# Integration Help

1. Oct 4, 2013

### ThomasMagnus

1. The problem statement, all variables and given/known data

∫(9+16x2)3/2dx

2. Relevant equations

3. The attempt at a solution

I have tried to solve this one in various ways. At first, I tried using trig substitutions and then integration by parts. I attached a pdf of what I tried to do. I'm unsure as to what I am doing wrong. Is there something I am missing here? I tried to do a u substitution with u=√9+16x2 but that seemed to not work either. Other ways just get me bogged down in a very long integration by parts thing. Is there any other way? Can anyone shed some light on what I can do to solve this? Thanks!

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2. Oct 4, 2013

### jfizzix

It seems like trig substitutions are the way to go. I looked at it quickly, and if you can integrate $sec^{5}(\theta)$, you can solve the problem

3. Oct 4, 2013

### ThomasMagnus

That's what I kept getting to. However, it seemed like it was going to take many integration by parts. I guess there is no other option. Any advice on how to integrate sec^5 (x). I saw somewhere else to write it as
cos (x) / cos^6 (x)

4. Oct 5, 2013

### verty

You can do it by parts, it is ugly though.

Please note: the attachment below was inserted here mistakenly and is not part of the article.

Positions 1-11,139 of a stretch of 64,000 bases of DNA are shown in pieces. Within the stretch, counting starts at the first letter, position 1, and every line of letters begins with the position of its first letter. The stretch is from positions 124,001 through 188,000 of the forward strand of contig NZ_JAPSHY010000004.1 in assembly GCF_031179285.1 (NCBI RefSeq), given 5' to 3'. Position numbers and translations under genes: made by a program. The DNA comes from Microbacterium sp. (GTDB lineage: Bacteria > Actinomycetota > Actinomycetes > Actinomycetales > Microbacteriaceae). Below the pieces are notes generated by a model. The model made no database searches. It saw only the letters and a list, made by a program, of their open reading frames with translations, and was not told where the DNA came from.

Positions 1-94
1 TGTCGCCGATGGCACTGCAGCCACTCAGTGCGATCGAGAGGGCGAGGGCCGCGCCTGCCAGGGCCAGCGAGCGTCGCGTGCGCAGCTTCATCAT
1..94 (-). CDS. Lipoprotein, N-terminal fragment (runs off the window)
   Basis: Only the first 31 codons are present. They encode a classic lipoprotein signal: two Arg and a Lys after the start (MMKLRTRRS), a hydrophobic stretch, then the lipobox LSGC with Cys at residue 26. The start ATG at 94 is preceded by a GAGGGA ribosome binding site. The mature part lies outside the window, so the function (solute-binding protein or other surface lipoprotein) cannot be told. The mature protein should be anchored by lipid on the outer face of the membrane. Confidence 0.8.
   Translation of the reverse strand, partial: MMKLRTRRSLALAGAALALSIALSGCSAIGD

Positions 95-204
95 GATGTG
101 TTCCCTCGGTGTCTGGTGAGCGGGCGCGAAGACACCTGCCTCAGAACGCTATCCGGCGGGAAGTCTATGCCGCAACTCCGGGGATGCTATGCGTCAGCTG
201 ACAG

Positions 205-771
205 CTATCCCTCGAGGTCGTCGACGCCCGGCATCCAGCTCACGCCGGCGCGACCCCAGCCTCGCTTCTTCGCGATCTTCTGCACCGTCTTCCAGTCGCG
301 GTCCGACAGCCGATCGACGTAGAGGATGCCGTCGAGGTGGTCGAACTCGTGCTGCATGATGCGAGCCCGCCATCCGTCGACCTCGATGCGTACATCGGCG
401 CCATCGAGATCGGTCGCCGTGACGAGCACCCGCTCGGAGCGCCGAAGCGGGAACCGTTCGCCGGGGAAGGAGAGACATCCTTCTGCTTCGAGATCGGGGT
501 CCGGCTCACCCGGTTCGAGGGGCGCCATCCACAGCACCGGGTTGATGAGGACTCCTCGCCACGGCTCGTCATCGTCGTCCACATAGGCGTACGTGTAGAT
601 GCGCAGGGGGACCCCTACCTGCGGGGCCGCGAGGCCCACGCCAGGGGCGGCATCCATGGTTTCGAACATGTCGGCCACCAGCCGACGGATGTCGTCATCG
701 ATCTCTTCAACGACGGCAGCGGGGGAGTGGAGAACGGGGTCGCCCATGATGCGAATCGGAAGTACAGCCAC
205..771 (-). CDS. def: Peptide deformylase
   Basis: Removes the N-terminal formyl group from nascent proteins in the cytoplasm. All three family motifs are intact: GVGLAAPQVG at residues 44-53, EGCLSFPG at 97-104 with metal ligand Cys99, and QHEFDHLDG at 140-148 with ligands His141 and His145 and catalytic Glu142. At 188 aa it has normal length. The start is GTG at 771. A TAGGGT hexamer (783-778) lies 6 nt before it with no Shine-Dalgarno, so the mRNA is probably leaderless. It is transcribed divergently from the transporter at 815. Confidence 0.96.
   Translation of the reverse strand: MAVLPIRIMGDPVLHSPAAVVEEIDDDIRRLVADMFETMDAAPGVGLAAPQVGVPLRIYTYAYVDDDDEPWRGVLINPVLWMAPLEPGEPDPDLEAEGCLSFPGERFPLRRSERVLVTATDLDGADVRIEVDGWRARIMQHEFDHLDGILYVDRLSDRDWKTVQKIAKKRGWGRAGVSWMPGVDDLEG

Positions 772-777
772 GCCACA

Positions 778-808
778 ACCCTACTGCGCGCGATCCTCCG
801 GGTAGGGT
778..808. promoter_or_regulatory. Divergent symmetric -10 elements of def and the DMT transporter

Let d(sec) = sec(x) tan(x) dx
So int sec tan^2 dx = int tan d(sec)

I'll use this to make the structure easier to see.

sec^5 = sec (1 + tan^2)^2
= sec + 2 sec tan^2 + sec tan^4

int sec^5 dx = int sec dx + 2 int tan d(sec) + int tan^3 d(sec)

int tan^3 d(sec) = sec tan^3 - int sec 3 tan^2 sec^2 dx
= sec tan^3 - 3 int sec^3 tan^2 dx
= sec tan^3 - 3 int sec tan^2 (1 + tan^2) dx
= sec tan^3 - 3 int tan d(sec) - 3 int tan^3 d(sec)

This should give you enough confidence to continue in this direction and get the answer.

5. Oct 5, 2013

### haruspex

I think it's a little easier substituting sinh instead of tan. You get cosh4, which you can then handle by expanding as a sum of exponentials.

6. Oct 5, 2013

### ThomasMagnus

Thing is, I have never learned about hyperbolic sines or cosines. In Calc 1 we were told to omit them, and haven't gone over them in Calc II. Although I hate doing this, I'm trying to do it by remembering the reduction formula for secant^m(x). Every time I do it by parts I seem to get lost in 2 pages of integrals.

I think it's sec^m(x)=sinxsec^(m-1)/(m-1) + (m-2)/(m-1)int sec^(m-2) dx

Last edited: Oct 6, 2013